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Solomon was King David’s son, and his designated successor as King of Israel. During Solomon’s reign the nation reached its pinnacle of power, and he was entrusted by God to build the temple in Jerusalem.
Once David had consolidated the Israelite empire, under the guidance of God, he chose his son Solomon to be his successor as God had instructed him to do: “Behold, a son shall be born to you, who shall be a man of rest; and I will give him rest from all his enemies all around. His name shall be Solomon [meaning ‘peaceful’], for I will give peace and quietness to Israel in his days” (1 Chronicles 22:9).
Solomon’s prayer, at the beginning of his reign, asking for the gift of wisdom to rule the nation, is recorded in I Kings 3:7-12. God grants Solomon’s request and the Kingdom of Israel increases in wealth and influence throughout the region.
Historical records and archaeological evidence have been discovered supporting the biblical account of this development. Also, during the time of Israel’s rise to power contemporary Egyptian, Assyrian and Babylonian inscriptions confirm these once-powerful kingdoms became much less influential and were afflicted by military weakness.
Assyria was involved in disputes with the Arameans and internal strife over dynastic disputes, enabling David and later Solomon to extend their territory into south Syria.
The once great Egyptian empire was also experiencing a decline: “After the empire [of the previous centuries], Egypt never regained her former dominance in the eastern Mediterranean world … From the time of Samuel to the fall of the kingdom of Israel, Egypt was ... in a state of divided weakness” (The Interpreter’s Dictionary of the Bible, Abingdon, Nashville,1962, Vol. 2, p. 52).
This situation is faithfully reflected in the biblical account. Egypt made great concessions to Solomon because of his increasing power and influence, with the Egyptian pharaoh even giving his own daughter to Solomon as his wife, a gesture almost without parallel in Egyptian history. Normally Egyptian kings took foreign princesses, but did not give up their own daughters to foreign kings. (Kingdom of Priests, Baker, Grand Rapids, 1987, p. 292; A Test of Time: The Bible-From Myth to History, David Rohl, Arrow Books, London, 1996, pp. 173-185).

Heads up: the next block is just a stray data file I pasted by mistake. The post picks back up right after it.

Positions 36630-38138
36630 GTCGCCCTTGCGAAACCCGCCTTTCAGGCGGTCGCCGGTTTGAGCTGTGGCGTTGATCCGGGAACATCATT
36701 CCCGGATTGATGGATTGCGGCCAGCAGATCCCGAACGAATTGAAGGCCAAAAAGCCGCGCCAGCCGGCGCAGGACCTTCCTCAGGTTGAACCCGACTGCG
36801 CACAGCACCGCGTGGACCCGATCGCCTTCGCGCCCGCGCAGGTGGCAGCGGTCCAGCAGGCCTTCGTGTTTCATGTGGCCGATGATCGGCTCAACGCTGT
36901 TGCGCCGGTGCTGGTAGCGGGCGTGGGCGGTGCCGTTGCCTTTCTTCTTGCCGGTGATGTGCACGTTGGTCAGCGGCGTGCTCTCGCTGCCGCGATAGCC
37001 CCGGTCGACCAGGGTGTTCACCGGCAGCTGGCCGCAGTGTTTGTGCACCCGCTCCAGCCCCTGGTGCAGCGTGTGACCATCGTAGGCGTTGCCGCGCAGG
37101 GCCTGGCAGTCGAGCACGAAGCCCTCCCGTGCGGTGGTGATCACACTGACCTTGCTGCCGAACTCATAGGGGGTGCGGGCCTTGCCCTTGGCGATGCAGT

Not only did Solomon lack foreign enemies, he found a powerful ally in King Hiram, a faithful friend of his father, David.… "So the LORD gave Solomon wisdom, as He had promised him; and there was peace between Hiram and Solomon, and the two of them made a treaty together” (1 Kings 5:1, 12). Jewish historian Josephus notes that copies of this alliance could be read in the public archives in Tyre.
Owing to God’s blessings peace enveloped Israel, enabling Solomon to develop and enrich his nation, even importing technicians from Phoenicia and Tyre to build the temple and fortify the cities: “And this is the reason for the labour force which King Solomon raised: to build the house of the LORD, his own house, the Millo, the wall of Jerusalem, Hazor, Megiddo, and Gezer” (1 Kings 9:15).
Archaeologist Yigael Yadin was the first to find evidence of this in the 1950s. He writes about Hazor, “Our great guide was the Bible. As an archaeologist, I can’t imagine anything more exciting than to work with the Bible in one hand and a spade in the other. This was the real secret of our discovery of the Solomonic period” (Hazor, Random House, New York, 1975, p. 187).
During the excavation of Megiddo in 1993, archaeologists Israel Finkelstein and David Ussishkin report, “The grandeur of Solomon’s Megiddo is clearly evident in the archaeological finds at Megiddo---in large palaces, with fine, smooth-faced ashlar masonry and in elaborate decorative stonework” (“Back to Megiddo,” Biblical Archaeology Review, January/February 1994, p. 36).
Archaeologist Bryant Wood also comments: “Probably the most famous of the architectural finds related to the kingdom period are the early tenth-century ‘Solomonic gates’ at Megiddo, Hazor and Gezer, built by David’s son Solomon …” (“Scholars Speak Out,” Biblical Archaeology Review, May/June 1995, p. 34).
Most people have heard about the famous visit of the Queen of Sheba to Solomon described in I Kings 10:1-10. Archaeologists have found evidence of the rich and once flourishing ancient kingdom of Sheba in the southern end of the Arabian Peninsula, now called Yemen, which was largely off-limits to archaeologists until this century. The area is quite isolated and desolate now, but it is obvious this has not always been the case. Up to 4,000 inscriptions of this ancient kingdom have come to light, confirming that one of the four nations in the area was called Sheba and that the population of at least one of its cities totalled a million inhabitants.
As time goes by, more archaeological evidence continues to indicate that Solomon’s reign was actually as magnificent as the Bible faithfully records.
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